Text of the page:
The Voice of the Underdog®
Move over Miracle on Ice. Take a standing eight-count Buster Douglas. Miracle Mets? Namath’s Jets? Valvano’s Wolfpack? Sorry, boys. When it comes to the greatest upset in sports history, you’re no longer in the conversation. As of Friday night, that distinction belongs to the Runnin’ Retrievers of the University of Maryland – Baltimore County.
Coming into this year’s March Madness, UMBC had to beat Vermont on a buzzer beater in the America East title game just to get the last spot in the tournament. Of the 64 teams invited to the big dance, UMBC was 64th. Dead last. Which meant their draw for the first round would be the overall number one seed, the 31-2 Virginia Cavaliers.
Statistically, talking about a 16 seed beating a one seed is like talking about winning the Powerball. The what if scenarios are fun to talk about, but there’s no way in hell it’s ever going to happen. In the past 34 years of the Men’s NCAA tournament, No. 1 seeds were 135-0. Upsets didn’t happen and most of the time, the games weren’t even competitive.
Nobody told the UMBC Retrievers that.
UMBC didn’t just beat Virginia Friday night. They didn’t hang on, squeak by, or have a miracle prayer drop in at the buzzer. They crushed the best team in the country by 20 points. And that’s after the teams were tied 21-21 at halftime.
It’s the biggest upset in the history of college basketball and while we probably need some time to gain perspective, it’s probably the biggest upset in the history of American sports. And we LOVE it!
Nothing against the University of Virginia. By all appearances coach Tom Bennett and his team are a class act. Extremely talented players, polite young men, good students. They’re the whole package. It wasn’t that we took great joy in seeing Goliath fall. It was in celebrating David and what they did with their rocks again and again and again and again.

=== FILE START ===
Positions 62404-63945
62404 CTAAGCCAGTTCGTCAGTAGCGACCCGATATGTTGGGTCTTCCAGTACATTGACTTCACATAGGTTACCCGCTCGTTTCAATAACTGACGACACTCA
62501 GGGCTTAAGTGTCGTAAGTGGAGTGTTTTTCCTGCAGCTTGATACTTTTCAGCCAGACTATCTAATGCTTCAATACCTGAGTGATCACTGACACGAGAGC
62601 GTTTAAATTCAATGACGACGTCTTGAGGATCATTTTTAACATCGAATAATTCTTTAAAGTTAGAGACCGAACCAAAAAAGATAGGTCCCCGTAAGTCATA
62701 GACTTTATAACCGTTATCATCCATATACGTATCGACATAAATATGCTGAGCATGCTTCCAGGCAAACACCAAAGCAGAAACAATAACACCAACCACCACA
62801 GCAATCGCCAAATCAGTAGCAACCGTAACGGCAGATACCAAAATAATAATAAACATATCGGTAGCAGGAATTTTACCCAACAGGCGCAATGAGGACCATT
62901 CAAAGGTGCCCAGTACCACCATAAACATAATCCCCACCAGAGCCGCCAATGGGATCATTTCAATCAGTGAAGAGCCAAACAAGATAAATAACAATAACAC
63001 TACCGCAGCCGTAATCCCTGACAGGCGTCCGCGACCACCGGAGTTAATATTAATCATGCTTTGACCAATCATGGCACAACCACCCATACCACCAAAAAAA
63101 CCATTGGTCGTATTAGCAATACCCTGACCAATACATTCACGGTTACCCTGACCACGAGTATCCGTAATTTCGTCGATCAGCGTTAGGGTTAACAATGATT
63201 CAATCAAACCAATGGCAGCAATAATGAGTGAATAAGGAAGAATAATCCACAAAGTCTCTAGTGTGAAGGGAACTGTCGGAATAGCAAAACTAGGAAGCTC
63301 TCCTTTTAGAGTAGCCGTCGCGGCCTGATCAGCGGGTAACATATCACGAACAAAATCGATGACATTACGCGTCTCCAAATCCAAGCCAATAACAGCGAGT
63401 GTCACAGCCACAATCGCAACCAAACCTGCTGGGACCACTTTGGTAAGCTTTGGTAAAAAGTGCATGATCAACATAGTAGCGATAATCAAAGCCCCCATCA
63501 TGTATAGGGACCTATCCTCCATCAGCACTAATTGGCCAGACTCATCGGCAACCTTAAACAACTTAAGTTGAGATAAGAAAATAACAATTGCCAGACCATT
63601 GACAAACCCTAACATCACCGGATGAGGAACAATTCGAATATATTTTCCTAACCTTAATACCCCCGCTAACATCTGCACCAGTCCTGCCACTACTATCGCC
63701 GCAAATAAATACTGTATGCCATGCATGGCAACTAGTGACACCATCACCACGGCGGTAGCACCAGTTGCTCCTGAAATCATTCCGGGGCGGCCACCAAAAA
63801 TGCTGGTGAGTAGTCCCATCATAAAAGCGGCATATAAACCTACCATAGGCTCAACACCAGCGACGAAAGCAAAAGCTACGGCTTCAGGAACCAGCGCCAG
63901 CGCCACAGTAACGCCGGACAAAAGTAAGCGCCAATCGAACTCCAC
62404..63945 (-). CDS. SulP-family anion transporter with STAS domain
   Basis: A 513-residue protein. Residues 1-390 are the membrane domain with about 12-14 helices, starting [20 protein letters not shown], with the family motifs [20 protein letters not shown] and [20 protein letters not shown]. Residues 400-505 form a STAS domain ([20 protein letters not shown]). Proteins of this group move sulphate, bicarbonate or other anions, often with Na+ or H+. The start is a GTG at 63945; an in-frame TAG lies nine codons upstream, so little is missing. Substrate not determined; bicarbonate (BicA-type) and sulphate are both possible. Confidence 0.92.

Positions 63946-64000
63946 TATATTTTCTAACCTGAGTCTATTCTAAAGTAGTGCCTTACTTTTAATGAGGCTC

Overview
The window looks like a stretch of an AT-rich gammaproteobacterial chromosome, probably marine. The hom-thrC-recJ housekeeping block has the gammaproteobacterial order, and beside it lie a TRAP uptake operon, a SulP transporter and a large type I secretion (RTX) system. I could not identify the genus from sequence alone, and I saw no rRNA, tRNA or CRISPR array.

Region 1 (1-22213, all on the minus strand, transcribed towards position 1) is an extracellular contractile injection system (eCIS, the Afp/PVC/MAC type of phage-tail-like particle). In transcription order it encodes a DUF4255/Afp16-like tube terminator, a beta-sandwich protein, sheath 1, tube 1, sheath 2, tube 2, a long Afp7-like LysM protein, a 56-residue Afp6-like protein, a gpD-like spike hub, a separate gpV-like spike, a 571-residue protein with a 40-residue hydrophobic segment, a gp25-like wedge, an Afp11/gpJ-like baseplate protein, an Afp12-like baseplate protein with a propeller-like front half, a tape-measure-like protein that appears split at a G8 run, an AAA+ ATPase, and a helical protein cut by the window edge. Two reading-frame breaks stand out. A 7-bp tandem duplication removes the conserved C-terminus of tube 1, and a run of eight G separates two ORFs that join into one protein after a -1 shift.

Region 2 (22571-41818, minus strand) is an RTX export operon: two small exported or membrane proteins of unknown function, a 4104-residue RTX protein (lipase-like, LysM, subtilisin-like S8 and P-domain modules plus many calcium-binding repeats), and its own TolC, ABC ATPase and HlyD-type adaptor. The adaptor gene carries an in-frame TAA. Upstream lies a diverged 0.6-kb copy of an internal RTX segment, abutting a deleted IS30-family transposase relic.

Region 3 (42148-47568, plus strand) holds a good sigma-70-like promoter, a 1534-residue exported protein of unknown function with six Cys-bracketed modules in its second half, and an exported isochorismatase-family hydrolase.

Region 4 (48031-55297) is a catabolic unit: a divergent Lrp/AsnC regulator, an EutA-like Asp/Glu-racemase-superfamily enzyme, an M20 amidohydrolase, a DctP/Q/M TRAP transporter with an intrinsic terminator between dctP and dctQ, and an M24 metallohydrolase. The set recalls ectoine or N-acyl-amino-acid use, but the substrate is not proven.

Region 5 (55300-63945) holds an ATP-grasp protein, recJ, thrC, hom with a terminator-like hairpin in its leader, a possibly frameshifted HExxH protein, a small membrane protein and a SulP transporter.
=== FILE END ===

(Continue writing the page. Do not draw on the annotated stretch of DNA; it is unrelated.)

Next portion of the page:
We love it when the little guy triumphs. Because in the underdog, we see ourselves. When you’re the challenger, often all you have to lean on is hard work, determination and a long list of the ways you don’t measure up – not the tallest, not the fastest, not the richest, not the prettiest. You’re not delusional. You know the odds are against you and that history is not on your side. But as the old sports adage goes, “THAT is why you play the games.”
At LOOMIS, we specialize in advertising and marketing for challenger brands. Companies who find themselves in second place, third place … 64th place … and being vastly outspent by the larger, richer big dogs in their category. On paper, they often shouldn’t even be able to compete. But as we’ve told – and shown – our clients over the years, “there is no problem creative thinking can’t solve.” I was reminded of that again on Friday night watching UMBC take down UVA, and of five other challenger brand lessons that will help you compete the next time you’re the underdog.
Leaders Have To Deliver
UMBC’s Jairus Lyles put up 28 points against the best team in the country in the biggest game of his life and he did it from all over the court. For UMBC to win, Lyles knew he had to have a big game. But so did UVA, and it didn’t matter.
To succeed as a challenger brand, your key leaders have to perform and when needed, they have to be able to take it to another gear. Whether it’s a new business pitch, or a regular job for an existing client, put the ball in the hands of your best leaders. Inspire them to greatness. Challenge them to deliver. And then let them do what they do.
The Rest Of The Team Has To Rise To The Occasion (And Play Together)
Friday night, UMBC played 8 different players against Virginia. Collectively, they out-rebounded the best defensive team in the country 31-21. And together, they dished out 16 assists to UVA’s 5. UMBC played as a team from beginning to end. The further behind UVA got, the more desperate their shots became and the less they played like a team.